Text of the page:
--- Albert Wagner <alwagner / tcac.net> wrote:
> I am curious about how others work;  And how unit 
> testing is really used:   
> as a predefinition of specs or tacked on 
> after-the-fact to convince others that you 
> are PC (Politically Correct).

When I create unit tests, it's generally in a Test-First
setting. I write just enough test code to where I have a
failing assert. Then I write just enough production code to
pass that test. (Which is usually returning a hard-coded
value).

Then I write another couple lines of test code. Then I
write another couple lines of production code. The process
repeats. Whenever I see a way to improve my implementation,
I refactor. The tests assure me that I haven't broken any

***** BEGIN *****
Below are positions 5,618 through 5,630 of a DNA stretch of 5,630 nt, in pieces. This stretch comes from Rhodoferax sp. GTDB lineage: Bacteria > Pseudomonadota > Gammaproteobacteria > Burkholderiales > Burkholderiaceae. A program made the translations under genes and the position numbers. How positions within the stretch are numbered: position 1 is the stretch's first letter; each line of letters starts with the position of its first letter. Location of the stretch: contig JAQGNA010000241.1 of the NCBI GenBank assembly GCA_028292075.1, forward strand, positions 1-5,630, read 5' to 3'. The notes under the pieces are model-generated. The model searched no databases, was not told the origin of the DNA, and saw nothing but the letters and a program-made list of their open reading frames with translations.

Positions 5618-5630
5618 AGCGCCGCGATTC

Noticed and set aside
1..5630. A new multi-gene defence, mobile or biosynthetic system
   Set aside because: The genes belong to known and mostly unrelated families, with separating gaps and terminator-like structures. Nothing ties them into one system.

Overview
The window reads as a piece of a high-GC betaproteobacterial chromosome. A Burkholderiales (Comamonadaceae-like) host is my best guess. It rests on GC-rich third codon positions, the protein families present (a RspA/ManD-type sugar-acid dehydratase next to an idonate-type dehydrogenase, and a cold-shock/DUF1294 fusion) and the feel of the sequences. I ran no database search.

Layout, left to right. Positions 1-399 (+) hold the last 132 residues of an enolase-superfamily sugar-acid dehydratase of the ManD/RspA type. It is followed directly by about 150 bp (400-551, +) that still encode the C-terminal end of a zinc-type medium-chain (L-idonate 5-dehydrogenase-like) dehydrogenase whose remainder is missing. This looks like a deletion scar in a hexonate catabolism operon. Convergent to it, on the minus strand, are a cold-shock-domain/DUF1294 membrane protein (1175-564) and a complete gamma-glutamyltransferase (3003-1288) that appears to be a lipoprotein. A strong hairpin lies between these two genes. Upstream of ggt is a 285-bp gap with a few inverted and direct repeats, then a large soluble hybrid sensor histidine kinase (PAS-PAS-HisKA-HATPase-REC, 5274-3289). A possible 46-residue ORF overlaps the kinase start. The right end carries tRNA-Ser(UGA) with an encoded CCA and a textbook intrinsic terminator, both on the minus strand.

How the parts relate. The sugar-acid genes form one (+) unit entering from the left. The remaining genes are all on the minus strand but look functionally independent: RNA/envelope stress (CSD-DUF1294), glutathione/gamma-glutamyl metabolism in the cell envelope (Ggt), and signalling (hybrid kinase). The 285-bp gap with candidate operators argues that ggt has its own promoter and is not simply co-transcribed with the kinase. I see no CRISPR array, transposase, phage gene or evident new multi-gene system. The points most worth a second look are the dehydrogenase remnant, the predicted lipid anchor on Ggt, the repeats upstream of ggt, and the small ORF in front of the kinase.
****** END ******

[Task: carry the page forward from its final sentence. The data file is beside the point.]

existing functionality.

This is similar to the "sculpting" approach you described,
except that I'm writing bits of test code in between
writing bits of production code, while creating that first
(rough) implementation.

Writing tests after the code is finished is SOOOOO much
harder. I don't do that. Trying to write an entire body of
tests before you write any code is also SOOOOO much harder.
I don't do that either.

When I write code without tests, I often end up writing
code that just doesn't need to be written. Test-first helps
me avoid gold-plating, and to stay focused on the immediate
task I am trying to complete.

On a Ruby note, RubyUnit is by far the best unit test
framework I have tried (compared to JUnit, for example). I
haven't tried Lapidiary yet, but have high hopes that it
may be even better. Kudos and thanks to the developers of
both of those packages!

Kevin


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